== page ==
Set-visit factoids: Despite looking like a real beachside house, Deb’s place is actually inside a studio hanger. Her bookshelves are lined with lots of appropriate-sounding self-help titles, such as: Art of Happiness, Getting Your Way and Attitude is Everything.
Back in the scene, Dex tries her cell. The voicemail is still full. Uh, send her a text message, maybe?
Dex heads over to Deb’s new employer, Elway Investigations. Her boss
Sonny Crockett reveals she’s going after a jewelry thief but hasn’t checked in for two weeks. “She seems to like the down and dirty stuff,” he manages to say without sounding pervy. Dex’s phone buzzes. He checks it. I like that Hall casually tosses the phone around so he can pretend to read it properly (the iPhone screen doesn’t 180-degree reverse for messages).
Crime scene: A dead body dumped by a lake. The back of the body’s skull has been removed and a piece of the victim’s brain was “scooped out with a melon baller.” What purpose might this serve? I totally love Dexter’s simple explanation and his delivery. It’s equally ironic as the earlier line, but not forced: “People are crazy.”
Dex tries to call Deb again — her voicemail is still full. Damn! If only there was some magic way of sending a message to a cell phone…
Dex returns to his office and goes to hack Deb’s bank records. That her password is “f–king password” got a big laugh at Showtime’s recent season 8 premiere screening.
He traces her to a market where she’s wearing shorty shorts and snagging warm beer from the displays. He confronts her in the aisle next to the Fruity Pebbles. She explains she’s waiting for Briggs to lead her to his stolen jewelry stash. Dex almost sounds like a jealous boyfriend, demanding to know if she’s having sex with him.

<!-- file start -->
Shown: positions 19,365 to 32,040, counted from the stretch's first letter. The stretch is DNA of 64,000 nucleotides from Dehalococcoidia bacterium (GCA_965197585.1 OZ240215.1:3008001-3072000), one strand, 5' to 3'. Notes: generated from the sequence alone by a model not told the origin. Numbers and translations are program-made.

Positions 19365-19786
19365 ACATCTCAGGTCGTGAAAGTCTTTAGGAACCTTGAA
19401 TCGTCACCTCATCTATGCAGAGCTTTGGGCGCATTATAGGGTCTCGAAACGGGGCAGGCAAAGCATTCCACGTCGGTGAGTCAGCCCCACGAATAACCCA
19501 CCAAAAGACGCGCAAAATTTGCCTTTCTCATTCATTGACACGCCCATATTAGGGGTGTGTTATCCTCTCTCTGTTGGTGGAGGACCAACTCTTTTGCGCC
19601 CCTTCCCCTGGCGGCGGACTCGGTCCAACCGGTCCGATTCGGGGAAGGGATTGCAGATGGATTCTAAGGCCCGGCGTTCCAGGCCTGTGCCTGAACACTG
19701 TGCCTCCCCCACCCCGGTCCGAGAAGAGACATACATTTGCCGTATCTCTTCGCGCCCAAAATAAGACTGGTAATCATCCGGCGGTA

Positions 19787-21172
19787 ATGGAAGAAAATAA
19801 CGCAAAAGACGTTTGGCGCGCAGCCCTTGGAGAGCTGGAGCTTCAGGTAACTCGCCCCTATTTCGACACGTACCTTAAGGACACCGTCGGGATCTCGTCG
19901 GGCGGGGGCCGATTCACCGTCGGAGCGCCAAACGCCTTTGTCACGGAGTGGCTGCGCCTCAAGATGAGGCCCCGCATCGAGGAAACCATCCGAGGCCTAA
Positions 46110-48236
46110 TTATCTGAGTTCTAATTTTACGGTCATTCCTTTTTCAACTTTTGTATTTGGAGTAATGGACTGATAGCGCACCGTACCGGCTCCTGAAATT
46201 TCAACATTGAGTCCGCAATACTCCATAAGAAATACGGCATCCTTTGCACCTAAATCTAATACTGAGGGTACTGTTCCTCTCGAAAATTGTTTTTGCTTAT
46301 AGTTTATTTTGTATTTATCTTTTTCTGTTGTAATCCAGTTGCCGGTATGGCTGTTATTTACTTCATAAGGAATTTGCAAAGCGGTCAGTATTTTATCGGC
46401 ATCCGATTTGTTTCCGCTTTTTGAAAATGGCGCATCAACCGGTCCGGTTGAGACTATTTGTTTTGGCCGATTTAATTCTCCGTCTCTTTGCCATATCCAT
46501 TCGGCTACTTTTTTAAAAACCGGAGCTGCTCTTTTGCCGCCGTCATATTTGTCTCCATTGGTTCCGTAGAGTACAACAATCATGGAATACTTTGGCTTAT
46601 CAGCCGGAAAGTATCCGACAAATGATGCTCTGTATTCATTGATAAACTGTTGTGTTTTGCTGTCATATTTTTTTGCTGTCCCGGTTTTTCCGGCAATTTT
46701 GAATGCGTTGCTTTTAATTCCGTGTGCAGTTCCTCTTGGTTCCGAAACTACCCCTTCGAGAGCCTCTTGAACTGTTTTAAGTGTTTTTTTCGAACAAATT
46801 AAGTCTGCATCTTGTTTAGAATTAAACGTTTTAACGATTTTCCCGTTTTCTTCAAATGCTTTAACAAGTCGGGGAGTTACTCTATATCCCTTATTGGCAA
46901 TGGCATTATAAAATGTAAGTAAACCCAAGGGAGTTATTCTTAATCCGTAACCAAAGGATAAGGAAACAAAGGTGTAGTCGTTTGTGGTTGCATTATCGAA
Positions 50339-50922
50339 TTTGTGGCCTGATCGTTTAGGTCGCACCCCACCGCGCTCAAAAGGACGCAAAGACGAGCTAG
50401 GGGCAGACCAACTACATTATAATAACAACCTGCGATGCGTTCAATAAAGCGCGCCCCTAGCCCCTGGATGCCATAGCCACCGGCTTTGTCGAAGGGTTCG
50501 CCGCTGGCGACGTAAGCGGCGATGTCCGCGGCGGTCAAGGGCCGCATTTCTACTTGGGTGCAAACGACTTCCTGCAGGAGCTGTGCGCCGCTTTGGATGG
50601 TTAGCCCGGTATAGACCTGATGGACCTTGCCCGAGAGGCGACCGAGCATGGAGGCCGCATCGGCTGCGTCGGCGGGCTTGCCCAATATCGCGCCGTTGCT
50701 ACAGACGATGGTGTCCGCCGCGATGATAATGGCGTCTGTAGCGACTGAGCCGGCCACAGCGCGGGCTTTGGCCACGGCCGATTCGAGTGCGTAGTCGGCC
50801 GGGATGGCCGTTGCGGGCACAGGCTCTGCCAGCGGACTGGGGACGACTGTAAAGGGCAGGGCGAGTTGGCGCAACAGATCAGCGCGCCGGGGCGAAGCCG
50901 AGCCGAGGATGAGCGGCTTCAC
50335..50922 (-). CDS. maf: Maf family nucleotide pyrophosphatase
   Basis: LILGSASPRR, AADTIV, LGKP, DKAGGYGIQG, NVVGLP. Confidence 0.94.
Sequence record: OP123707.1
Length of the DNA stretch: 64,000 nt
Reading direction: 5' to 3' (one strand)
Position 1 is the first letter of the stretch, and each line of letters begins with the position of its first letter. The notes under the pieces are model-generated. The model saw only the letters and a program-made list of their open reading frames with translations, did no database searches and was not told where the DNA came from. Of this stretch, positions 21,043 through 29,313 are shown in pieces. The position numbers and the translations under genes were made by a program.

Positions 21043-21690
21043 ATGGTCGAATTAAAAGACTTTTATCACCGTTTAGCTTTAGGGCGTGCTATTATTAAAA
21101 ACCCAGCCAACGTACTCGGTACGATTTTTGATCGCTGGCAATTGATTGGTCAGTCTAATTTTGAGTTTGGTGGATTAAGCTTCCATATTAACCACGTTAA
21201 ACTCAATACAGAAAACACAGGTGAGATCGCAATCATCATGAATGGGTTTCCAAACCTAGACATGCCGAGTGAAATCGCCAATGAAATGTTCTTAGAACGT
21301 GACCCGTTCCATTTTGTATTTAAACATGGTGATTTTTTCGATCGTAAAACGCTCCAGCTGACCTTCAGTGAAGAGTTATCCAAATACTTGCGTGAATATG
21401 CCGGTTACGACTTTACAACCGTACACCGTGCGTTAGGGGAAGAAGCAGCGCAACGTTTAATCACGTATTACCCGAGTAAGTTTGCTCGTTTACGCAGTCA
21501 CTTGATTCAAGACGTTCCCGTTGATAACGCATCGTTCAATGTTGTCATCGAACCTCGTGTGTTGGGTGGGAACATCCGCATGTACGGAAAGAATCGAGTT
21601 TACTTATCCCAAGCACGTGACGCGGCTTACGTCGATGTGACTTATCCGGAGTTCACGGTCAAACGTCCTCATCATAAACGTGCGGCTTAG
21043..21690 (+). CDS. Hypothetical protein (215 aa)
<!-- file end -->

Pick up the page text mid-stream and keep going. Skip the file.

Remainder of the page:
Deb: “You made me compromise everything about myself that I care about … and I haaaaate you for it. I shot the wrong person in that trailer.” Ouch.
Jennifer Carpenter appreciation: She hasn’t been nominated for an Emmy, but she deserves to be. The more messed up Deb gets, the more interesting Carpenter is to watch.
Dexter is angrily driving home, arguing with his mental projection of his father Harry. “You’ve done this to her,” Harry berates him. “Don’t make it worse, leave her alone!”
A driver cuts off Dexter and he has a surge of road rage. Dex gets out of his car and throttles to man in front of his kid — another indication of Dex becoming more emotional and human.
There are moments like this, when Dex is skipping work, obsessively stalking his boss-murdering sister, attacking an innocent man out of road rage and bitterly arguing with his invisible dad-memory… that you realize how bats–t crazy Dexter Morgan really is. It just goes to show that some handsome charisma and droll voiceover can go a long way toward making somebody likable.
NEXT: Clueless Batista; Meet Dr. Vogel
Sex: Batista’s sister Jamie is riding Quinn. She’s ordering him “don’t stop, don’t stop!” Perhaps Jamie is unclear how this works. He’s lying there. You’re the one on top. If you don’t want to stop, then you don’t stop!
Suddenly, they hear Batista arrive home. Quinn asks her to distract him (“throw some pork rinds at him”) while he sneaks out. So Batista still doesn’t know they’re dating. Jamie goes out to talk to Batista. “You’re all sweaty,” he says, which is a kinda-odd-sounding thing to say to your kid sister. Besides, it’s Florida, everybody is sweaty.
Batista references his boxes of LaGuerta’s stuff, including that warrant for Deb and Dex’s phone records. So close, yet so far…
Now… I like Batista. But one of his co-workers is secretly the state’s biggest serial killer, another secretly killed his boss/ex-wife and yet another has been secretly dating his sister for a year under his own roof. Are we really supposed to think Batista is a good detective?
Back at Miami Metro, the gang is introduced to Dr. Evelyn Vogel, a neuroscientist who studies serial killers. She’s there to help them investigate the case of the missing-brain-part guy. Seems his killer stole the part of the brain associated with empathy which she suspects is meaningful since psychopaths don’t have empathy. She’s also eyeballing Dex big time. An enamored Masuka says the FBI calls her “the psychopath whisperer.”